Welcome to the last show of 2012 and thanks for making Waves of Tech a regular part of your podcasting lives. This week on Episode 164 we discuss preserving and leaving a digital estate for your friends and families to remember you by and the importance of backing your data up. We wrap 2012 up with a review of an array of e-government activities ranging from big data centers, infrastructure investments, and social media expectations. Thanks as always for listening to Waves of Tech and we wish everyone the very best this holiday season.
In an era where cost savings and budget constraints seem to be the norm, one thing that should never get placed on the back burner is data backup. Steve shares the story of his weekend adventures in assisting a client reclaim their lost data after refusing to take his advice over the past year.
We all want to leave something behind for our family, children, and friends. This may include jewelry, valuables, money, photos, or anything else of personal wealth. This begs the question – What are we doing with our digital estate and how are we preserving this for our family? With the ease of uploading photos and memories to social media, we often lose a sense of attachment to these routine functions. When someone passes, are there memories, ideas, thoughts, information, or interests that may be left behind simply because they are locked up in the digital life?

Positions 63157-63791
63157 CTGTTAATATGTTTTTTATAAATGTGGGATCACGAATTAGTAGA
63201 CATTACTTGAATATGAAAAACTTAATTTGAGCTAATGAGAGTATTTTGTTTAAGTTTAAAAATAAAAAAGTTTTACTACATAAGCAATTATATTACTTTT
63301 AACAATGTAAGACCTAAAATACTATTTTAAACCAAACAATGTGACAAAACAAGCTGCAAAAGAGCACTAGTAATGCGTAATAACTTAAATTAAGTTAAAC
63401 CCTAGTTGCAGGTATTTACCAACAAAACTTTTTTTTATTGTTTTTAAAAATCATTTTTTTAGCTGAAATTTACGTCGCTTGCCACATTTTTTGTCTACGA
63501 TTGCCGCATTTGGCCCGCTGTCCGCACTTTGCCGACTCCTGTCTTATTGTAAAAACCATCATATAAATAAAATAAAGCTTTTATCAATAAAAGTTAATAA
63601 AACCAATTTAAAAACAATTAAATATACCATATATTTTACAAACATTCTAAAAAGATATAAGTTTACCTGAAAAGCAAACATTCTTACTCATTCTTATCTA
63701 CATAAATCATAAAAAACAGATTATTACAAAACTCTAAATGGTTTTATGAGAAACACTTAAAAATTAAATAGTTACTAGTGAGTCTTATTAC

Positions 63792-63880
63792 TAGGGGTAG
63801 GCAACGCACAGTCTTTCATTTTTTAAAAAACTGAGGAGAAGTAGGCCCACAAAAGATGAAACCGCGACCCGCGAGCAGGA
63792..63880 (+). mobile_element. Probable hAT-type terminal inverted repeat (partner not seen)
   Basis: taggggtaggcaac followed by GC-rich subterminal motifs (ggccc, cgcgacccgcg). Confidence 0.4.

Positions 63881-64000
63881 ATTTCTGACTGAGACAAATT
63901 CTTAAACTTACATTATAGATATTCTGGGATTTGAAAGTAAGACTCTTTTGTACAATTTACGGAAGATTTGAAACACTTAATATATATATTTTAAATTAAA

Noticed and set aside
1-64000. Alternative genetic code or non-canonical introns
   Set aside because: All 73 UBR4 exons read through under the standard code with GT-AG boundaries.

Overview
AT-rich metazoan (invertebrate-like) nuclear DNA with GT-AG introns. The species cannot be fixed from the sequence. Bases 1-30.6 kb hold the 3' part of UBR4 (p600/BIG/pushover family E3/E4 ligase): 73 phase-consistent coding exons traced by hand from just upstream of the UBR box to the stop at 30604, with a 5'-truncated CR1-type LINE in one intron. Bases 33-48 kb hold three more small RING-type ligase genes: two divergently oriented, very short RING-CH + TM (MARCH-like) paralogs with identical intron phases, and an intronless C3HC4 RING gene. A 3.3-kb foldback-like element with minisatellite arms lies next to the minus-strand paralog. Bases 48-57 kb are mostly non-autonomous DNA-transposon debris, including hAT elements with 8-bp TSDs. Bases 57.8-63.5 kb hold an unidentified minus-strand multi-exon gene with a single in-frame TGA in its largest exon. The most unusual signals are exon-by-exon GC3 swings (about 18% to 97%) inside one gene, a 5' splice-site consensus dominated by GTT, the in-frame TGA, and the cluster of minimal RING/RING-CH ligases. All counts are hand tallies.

We look into a review of the year 2012 as it relates to e-government activities. Governments are starting to realize the power of a strong social media presence and we can see a spike in accounts. Many tax payers are to the point of expecting governments to have a social media presence and governments are responding. Furthermore, we can quantify the number of states and local agencies utilizing online voter registration and electronic voting machines. State agencies are beginning to invest millions (currently and in the near future) in infrastructure design and maintenance along with finding ways to deliver broadband access to millions that still don’t have Internet access.